There are two very common myths that people have been led to believe and I have them come up repeatedly in my work, I'd like to draw attention to them and ask that you please please please think before taking these myths on board.
Number 1 Myth: "I need to do situps to strengthen my core"
What I would say to this: No offence to anyone who has ever used this phrase but it is Balderdash!
Number 2 Myth: "I need to use a weightbelt to support my lower back"
What I would say to this: Please see Balderdash comment above!
Now these are extremely common and easy mistakes to make as these days there is so much access to information out there that it is hard to sieve through the crap and find the honest truth. And I hate to say it but there are a lot of trainers out there who have very basic knowledge and either haven't been exposed to or sought out the truths as yet or don't have the understanding.
There are also issues of jumping onboard the "things that are cool" train and accessorising the crap out of yourself in order to look the part. Last time I checked, all I needed to train was myself, just a body, maybe some clothes, leave the shoes at home though!
Maybe a mate of yours trains in a belt and raves on about how "secure & strong" his back feels when he's lifting. So you're like "cool dude, mind if I try?", then you're like "wow, I can lift more with this belt on and everything feels so tight". Or maybe your trainer encourages you to wear one as they think it will protect your back. If any of these scenarios ring true please please please stop and ask yourself WHY???!!!
This important little 3 letter word has somehow become lost in society. No one seems to turn around anymore and challenge what they are being told. Everyone just accepts, particularly if it is coming from someone in authority or if it is someone you should be seen to trust. Go out there and find the truth for yourself and then challenge it!
The thing with the situps is that your Rectus Abdominus (six pack muscle) is not your core! It does not protect your lower back and if anything can actually make things worse if you overuse your Abs and cause dysfunction in your system. You can also do harm if you already have core dysfunction (which is highly likely if you have or have had lower back pain) and are doing multiple situps as your back will not be protected throughout the movement.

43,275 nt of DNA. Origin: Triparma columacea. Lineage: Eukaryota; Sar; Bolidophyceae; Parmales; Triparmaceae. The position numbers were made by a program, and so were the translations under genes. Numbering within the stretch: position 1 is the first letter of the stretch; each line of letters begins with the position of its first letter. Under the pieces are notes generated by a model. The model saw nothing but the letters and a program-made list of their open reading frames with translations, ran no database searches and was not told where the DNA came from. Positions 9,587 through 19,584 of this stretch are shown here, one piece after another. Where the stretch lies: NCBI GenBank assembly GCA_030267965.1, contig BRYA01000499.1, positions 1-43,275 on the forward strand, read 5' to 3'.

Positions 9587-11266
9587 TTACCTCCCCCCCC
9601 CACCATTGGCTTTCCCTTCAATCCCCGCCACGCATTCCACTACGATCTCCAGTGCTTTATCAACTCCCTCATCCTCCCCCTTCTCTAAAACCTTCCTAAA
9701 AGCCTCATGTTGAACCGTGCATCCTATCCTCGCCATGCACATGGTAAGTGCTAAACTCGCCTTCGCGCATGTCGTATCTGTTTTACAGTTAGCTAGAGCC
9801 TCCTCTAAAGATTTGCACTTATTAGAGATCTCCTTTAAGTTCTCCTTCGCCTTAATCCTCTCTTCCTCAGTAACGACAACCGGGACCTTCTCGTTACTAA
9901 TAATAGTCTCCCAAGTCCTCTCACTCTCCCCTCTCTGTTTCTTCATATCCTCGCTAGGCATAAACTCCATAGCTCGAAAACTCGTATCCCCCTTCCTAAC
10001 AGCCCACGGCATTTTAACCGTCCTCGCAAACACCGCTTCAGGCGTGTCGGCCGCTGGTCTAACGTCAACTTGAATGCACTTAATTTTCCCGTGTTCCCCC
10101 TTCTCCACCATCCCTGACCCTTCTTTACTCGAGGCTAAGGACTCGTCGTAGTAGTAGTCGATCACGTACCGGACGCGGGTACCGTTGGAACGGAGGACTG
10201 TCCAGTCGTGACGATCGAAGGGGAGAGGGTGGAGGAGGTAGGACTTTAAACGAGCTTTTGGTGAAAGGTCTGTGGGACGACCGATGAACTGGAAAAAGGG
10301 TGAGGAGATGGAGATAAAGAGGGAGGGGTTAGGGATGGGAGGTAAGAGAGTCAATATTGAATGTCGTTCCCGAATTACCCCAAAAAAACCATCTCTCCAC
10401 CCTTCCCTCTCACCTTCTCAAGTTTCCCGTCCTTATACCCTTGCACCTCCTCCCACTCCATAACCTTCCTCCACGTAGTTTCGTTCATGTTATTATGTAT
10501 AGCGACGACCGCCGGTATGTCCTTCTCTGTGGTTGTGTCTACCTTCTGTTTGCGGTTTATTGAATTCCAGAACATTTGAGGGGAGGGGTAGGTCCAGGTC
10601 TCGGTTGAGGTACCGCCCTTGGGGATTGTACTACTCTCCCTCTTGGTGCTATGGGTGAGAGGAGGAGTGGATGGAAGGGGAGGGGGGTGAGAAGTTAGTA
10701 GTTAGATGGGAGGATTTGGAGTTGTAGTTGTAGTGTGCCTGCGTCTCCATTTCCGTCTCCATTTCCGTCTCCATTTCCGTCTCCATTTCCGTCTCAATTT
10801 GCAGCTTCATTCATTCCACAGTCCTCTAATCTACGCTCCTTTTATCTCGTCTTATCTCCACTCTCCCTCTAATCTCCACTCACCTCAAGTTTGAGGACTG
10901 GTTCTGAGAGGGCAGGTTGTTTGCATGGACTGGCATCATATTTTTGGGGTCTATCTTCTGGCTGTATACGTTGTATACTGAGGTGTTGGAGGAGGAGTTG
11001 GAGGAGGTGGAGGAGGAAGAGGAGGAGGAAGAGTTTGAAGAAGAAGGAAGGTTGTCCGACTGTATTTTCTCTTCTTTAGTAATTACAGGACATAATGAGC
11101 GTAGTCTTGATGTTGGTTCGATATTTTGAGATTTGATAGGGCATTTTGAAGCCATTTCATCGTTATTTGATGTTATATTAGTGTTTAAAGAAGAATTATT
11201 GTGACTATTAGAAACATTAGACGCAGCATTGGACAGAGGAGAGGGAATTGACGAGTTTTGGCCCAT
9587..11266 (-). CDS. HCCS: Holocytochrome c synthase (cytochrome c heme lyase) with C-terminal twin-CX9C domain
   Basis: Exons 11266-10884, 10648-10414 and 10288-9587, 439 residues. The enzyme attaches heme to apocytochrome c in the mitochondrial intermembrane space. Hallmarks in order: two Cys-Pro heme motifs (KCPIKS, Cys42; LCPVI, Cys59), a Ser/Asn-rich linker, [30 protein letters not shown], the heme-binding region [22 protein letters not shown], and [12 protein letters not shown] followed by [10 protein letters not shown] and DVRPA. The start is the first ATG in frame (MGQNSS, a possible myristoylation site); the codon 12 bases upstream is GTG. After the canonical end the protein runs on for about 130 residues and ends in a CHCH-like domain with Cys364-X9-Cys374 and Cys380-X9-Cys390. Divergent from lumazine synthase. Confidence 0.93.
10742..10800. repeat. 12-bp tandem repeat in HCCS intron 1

Your deep core muscles comprise of your Diaphragm (hence why I put so much emphasis on breathing when it comes to core function); Pelvic floor; Transversus Abdominus (TvA); Multifidus & to a degree your Internal Obliques as well. Your Rectus Abdominus is a global muscle and is not designed to be a stabiliser. The above mentioned muscles have to work in synergy (when you have a functional inner unit) to control Intra Abdominal Pressure (IAP) on lifting. If any of them are out of sync and being lazy or even being overkeen and have become overactive then it blows out the whole system.
Weightbelts prevent you from being able to access your breath properly (creating dysfunction) and last time I checked you were born with a weightbelt, it's called your TvA ;-)...try using it!
If you'd like to know the secret to a stable lower back and a better functioning unit, let me tell you...FUNCTIONAL BREATHING! :-) It's that simple, well initially anyway, that is where you start...no point in trying all these fancy core exercises or thinking 100 situps a day will save your back. Start with breathing please! Once again, please check my stability exercises library for the intro to breathing, My Youtube Channel has my video on it as well and you can refer to my facebook page for an awesome interview link on breathing and pelvic floor.
For further reading on why I hate the weight belt and how it is making your back WEAKER & DYSFUNCTIONAL, yes, I said WEAKER, please look back through my blogs for my blog post on the weight belt and all will be revealed in more detail!
Please feel free to leave a comment below if you can tell me the benefits of wearing a weightbelt. Same goes for the situps. I'm very interested to know what people's views are or what they have been told.